Please note that a knowledge of classical Chinese is necessary for this workshop.
History of Science Colloquium
Our History of Science Colloquium series features guest speakers who present on a range of topis related to the history of science, medicine, and technology. These evening events are free and open to the public.
In the last few decades much research has been devoted to the interaction of European and Chinese science in the seventeenth and eighteenth centuries. Scholars have begun to consider social and political factors in their studies of Chinese mathematics. This approach, however desirable, needs more systematic exploration.
This lunch seminar for graduate students is co-sponsored by Professor Benjamin Elman's Mellon Achievement Grant and the Program of History of Science at Princeton University.
Silk production was one of the central sources of income in dynastic China, and the means of choice to prevent wars and maintain peace with its neighbors. Scholar officials traditionally occupied themselves intensively with the study of the silk worm, which was seen as a model organism of the world. Around the time of the millennium, however, an almost unnoticed shift took place and the topics of spinning and weaving moved into the foreground and became the focus of written discussions.
The history of early photography and its relation to science was until recently the history of a handful of famous, beautiful images: photographs seemingly at home on the gallery wall as much as in the laboratories in which they were made. As historical scholarship has moved productively toward an understanding of science as visual culture (rather than considering science in relation to visual culture), we are beginning to understand how deeply embedded photography has been, from its inception, into the day to day practices of science.
Few beliefs about the nature of academic knowledge seem to be less problematic and are more deeply ingrained than is the assumption that a wide gulf divides the sciences and the humanities. But like many of the other dichotomies that characterize modernity, this binary opposition is younger than we tend to think. The emergence of the modern bifurcation of academic knowledge constituted one of the most fundamental transformations in the history of knowledge. It changed the very notion of what academic knowledge is and should be.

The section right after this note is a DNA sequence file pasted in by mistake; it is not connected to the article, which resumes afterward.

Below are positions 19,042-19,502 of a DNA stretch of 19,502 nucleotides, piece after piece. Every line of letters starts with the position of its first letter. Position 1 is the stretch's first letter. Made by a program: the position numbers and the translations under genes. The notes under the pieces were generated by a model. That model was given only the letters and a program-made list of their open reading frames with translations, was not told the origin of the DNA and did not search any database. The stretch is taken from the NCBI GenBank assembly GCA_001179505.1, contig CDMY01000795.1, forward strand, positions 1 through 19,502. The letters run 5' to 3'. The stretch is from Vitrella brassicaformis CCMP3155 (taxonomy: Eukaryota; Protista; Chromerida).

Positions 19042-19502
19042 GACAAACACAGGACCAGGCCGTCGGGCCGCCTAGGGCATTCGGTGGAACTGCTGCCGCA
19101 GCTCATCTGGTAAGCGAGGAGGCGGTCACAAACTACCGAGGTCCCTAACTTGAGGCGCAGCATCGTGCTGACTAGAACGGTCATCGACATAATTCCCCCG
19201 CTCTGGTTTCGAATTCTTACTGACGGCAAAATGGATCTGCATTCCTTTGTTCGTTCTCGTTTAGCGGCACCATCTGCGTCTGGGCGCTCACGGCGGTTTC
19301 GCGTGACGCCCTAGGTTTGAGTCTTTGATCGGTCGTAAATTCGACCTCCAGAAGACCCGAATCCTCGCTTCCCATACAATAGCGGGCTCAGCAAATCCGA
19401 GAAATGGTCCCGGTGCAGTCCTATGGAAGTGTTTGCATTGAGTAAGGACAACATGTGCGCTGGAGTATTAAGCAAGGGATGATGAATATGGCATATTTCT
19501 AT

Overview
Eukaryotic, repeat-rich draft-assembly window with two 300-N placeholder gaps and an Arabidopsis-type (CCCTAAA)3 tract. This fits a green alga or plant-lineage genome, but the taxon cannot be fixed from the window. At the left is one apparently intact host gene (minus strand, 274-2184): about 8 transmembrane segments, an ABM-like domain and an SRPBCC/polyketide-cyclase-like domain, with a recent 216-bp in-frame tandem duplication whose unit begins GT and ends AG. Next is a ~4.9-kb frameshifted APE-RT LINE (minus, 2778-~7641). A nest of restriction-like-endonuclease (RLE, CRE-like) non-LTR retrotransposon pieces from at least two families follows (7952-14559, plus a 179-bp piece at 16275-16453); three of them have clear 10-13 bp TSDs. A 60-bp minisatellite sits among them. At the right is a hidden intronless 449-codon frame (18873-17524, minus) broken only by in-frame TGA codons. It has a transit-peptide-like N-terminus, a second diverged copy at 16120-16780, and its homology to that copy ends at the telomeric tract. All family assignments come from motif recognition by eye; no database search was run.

This paper explores the relationships between race, medicine, abolitionism, and slavery within the British Empire in the second half of the eighteenth century. While the literature on abolitionist debates is large, comparatively little attention has been paid to the role played—on either side—by medical men.
Metastable Demons: The Otherworldly Operators of the 20th Century
Abstract: Drawing from her forthcoming book, Fugitive Science: Empiricism and Freedom in Early African American Culture (NYU Press), Rusert will discuss a little-known story about race and science in the United States. Fugitive Science rethinks the history of nineteenth-century racial science from the perspective of black intellectuals, performers and artists who critiqued, challenged, and at times, even flirted with it.
Varieties of Vital Materialism